The concrete has a more charming feel these days. The old Soviet bowl of the 70s has been replaced by two shiny, modern stands and two pristine terraces at either end. It's kitted out with floodlights and big enough to host a socially distanced crowd. 

Páirc Ui Chaoimh

However, the location is still the location.

While Pairc UI Chaoimh has more of a modern sheen, Semple Stadium remains the most popular of GAA venues outside of Croke Park, spoken of by hurling fans in the same tones that devout Catholics use when talking about Medjugorje, Lourdes or the Vatican. 

The ground is perfectly set up for a winter championship played through the Covid crisis. Its size offers a chance to enforce distancing, the number of pub offerings in the vicinity mean none need become too packed. The transport links are also very convenient, the train station being just a short walk from the ground. 

Neither Walsh Park in Waterford nor Cusack Park in Ennis are deemed acceptable for Munster finals, even in a normal year. The former wasn't even regarded as satisfactory for Munster round-robin games in 2018 until the Newbridge or Nowhere saga shifted the narrative dramatically and jolted the docile grassroots to life. Neither venue has floodlights so early afternoon games in front of paltry crowds are the order of the day if these grounds are used. 

The Gaelic Grounds

The LIT Gaelic Grounds, traditionally known as just the Gaelic Grounds, is a well-lit venue with a similar capacity to Pairc Ui Chaoimh (45,000). Unlike Thurles, it's a fair distance from the public transport hubs but the stadium has enough going for it that it will be deemed suitable for use in championship 2020. 

Most likely to be used:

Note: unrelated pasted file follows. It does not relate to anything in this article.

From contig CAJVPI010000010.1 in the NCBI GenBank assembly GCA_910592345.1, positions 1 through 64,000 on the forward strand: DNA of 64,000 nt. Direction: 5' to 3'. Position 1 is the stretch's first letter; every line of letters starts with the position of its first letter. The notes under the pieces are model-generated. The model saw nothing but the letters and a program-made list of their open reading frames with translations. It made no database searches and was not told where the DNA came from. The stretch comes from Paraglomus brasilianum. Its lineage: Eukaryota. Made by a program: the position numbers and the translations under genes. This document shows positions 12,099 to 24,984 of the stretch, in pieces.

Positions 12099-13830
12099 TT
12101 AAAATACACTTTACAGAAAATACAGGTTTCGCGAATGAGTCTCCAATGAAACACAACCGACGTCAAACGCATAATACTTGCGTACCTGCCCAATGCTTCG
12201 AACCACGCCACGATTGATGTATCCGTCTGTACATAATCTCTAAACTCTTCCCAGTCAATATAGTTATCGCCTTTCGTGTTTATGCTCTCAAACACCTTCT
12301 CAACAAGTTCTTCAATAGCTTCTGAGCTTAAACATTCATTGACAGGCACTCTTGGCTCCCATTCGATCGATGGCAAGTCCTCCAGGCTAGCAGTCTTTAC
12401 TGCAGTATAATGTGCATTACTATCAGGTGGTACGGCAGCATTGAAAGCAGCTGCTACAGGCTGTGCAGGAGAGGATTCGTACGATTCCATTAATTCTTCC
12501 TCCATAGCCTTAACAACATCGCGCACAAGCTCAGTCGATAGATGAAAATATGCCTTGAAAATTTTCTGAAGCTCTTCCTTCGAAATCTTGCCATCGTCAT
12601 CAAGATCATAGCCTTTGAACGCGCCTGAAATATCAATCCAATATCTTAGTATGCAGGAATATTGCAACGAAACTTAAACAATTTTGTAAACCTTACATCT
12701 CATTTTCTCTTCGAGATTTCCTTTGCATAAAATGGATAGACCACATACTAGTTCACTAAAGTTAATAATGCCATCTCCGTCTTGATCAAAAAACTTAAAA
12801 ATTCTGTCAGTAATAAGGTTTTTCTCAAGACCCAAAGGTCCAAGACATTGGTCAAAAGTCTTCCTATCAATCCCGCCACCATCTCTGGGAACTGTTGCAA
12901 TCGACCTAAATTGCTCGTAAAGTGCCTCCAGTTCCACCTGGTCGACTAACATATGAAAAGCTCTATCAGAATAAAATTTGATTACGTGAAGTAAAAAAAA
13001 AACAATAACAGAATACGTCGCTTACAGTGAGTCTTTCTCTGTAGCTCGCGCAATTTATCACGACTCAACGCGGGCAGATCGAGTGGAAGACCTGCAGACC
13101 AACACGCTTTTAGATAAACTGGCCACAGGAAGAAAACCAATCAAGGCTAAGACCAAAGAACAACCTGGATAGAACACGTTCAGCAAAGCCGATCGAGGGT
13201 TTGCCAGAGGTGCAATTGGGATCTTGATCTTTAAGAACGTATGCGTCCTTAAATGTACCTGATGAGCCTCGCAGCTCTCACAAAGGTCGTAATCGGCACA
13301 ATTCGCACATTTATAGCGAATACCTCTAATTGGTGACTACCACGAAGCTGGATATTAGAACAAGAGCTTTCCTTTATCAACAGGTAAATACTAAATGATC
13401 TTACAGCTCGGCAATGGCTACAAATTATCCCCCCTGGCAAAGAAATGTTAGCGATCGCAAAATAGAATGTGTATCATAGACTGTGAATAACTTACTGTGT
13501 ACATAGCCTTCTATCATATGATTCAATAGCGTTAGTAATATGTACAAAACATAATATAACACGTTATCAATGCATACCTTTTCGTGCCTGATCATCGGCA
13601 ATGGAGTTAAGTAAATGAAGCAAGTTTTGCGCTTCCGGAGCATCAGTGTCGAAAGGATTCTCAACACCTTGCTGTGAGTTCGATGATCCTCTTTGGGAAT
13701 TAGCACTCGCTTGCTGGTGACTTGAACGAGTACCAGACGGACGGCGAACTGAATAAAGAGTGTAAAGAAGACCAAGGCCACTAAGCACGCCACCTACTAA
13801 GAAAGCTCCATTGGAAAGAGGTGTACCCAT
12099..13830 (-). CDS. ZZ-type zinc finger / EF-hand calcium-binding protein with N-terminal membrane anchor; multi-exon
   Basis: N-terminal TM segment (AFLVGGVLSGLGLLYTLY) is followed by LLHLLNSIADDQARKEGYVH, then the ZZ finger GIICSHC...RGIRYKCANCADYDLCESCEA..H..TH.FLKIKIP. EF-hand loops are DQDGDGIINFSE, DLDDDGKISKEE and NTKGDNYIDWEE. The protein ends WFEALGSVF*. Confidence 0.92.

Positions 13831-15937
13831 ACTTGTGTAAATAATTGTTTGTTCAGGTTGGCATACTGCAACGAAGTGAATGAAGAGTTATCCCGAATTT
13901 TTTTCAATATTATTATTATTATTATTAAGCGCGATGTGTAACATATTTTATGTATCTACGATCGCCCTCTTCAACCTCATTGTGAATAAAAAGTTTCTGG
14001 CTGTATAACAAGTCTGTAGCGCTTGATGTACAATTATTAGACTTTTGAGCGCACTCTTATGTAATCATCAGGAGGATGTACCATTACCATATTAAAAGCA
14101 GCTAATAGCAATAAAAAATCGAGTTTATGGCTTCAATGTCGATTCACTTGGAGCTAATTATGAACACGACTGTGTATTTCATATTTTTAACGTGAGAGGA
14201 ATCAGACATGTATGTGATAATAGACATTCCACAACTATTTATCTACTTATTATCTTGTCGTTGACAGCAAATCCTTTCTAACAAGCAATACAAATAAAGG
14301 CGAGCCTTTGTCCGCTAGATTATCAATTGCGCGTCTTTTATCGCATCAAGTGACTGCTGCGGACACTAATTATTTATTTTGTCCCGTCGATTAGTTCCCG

1. Semple Stadium
2. Páirc Ui Chaoimh
3. LIT Gaelic Grounds
4. Fitzgerald Stadium
5. Austin Stack Park
6. Cusack Park
7. Walsh Park

LEINSTER

Leinster is home to the jewel in the GAA's infrastructural crown. 

It is also home to a large number of small county grounds, many of which are deemed unsuitable to host even modest, early summer championship encounters, especially when Dublin fans are making their way down the country.

Joule Park in Aughrim - better known as Aughrim - is a scenic little venue on a sunny day in May or June but its small size may hobble it in 2020. Attending a match in Drogheda Park, meanwhile, serves to remind you that Louth is primarily a soccer county.

One is loath to say anything negative about St Conleth's Park in Newbridge so we'll acknowledge that the location is superb and the atmosphere delightful. It looked great on that sunny evening in late June 2018 after Mayo came to town and was also bathed in sunlight when Kildare lost narrowly to Galway in the Super 8s later that summer. 

Nowlan Park - one of Leinster's finest facilities but no floodlights

Netwatch Cullen Park has a fine old stand there, decorated in multi-coloured Carlow seats, but it would hardly be fit for purpose in a winter knockout championship, given its relatively small size. Floodlights were erected in late 2016.